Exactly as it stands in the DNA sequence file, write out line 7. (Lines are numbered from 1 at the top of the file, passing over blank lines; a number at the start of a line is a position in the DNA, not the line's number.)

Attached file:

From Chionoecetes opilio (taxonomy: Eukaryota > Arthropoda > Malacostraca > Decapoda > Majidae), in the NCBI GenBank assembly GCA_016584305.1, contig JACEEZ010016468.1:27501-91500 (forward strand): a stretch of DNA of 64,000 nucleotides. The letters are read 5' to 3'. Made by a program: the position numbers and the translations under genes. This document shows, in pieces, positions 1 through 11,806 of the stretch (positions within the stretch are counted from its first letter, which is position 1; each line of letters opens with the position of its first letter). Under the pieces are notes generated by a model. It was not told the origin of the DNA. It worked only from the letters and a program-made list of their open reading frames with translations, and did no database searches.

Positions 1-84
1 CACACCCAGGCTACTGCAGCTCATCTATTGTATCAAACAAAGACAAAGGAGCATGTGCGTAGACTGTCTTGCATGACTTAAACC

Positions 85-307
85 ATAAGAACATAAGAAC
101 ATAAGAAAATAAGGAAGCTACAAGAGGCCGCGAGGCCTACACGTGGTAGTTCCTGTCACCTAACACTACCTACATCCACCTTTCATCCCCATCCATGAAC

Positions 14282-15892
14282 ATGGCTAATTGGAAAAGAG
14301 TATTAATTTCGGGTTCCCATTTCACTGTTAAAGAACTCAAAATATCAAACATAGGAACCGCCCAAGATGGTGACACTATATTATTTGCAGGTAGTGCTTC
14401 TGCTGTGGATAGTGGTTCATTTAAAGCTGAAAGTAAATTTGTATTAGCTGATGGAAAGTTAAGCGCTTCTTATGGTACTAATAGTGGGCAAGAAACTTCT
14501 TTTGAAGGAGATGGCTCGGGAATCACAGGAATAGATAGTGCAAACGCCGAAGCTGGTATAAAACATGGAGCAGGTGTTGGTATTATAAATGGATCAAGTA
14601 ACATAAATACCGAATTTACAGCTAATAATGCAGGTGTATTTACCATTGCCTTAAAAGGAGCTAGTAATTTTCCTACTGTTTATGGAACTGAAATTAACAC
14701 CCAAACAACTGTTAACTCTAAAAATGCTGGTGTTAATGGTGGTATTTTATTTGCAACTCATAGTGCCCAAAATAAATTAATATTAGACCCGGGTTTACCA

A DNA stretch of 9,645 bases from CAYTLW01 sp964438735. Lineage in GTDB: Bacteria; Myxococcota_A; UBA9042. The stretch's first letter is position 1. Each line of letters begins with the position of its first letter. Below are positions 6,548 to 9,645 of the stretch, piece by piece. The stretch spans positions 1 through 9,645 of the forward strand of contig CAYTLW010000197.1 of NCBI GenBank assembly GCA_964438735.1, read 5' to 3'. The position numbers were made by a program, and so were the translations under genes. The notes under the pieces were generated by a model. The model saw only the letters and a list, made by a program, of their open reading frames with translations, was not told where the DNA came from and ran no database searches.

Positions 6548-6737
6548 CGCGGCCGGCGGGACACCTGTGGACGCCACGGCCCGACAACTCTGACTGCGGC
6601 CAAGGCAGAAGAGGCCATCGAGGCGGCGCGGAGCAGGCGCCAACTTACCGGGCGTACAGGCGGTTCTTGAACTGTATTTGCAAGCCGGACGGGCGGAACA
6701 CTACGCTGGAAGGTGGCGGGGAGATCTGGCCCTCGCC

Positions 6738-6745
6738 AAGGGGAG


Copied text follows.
Positions 14282-15892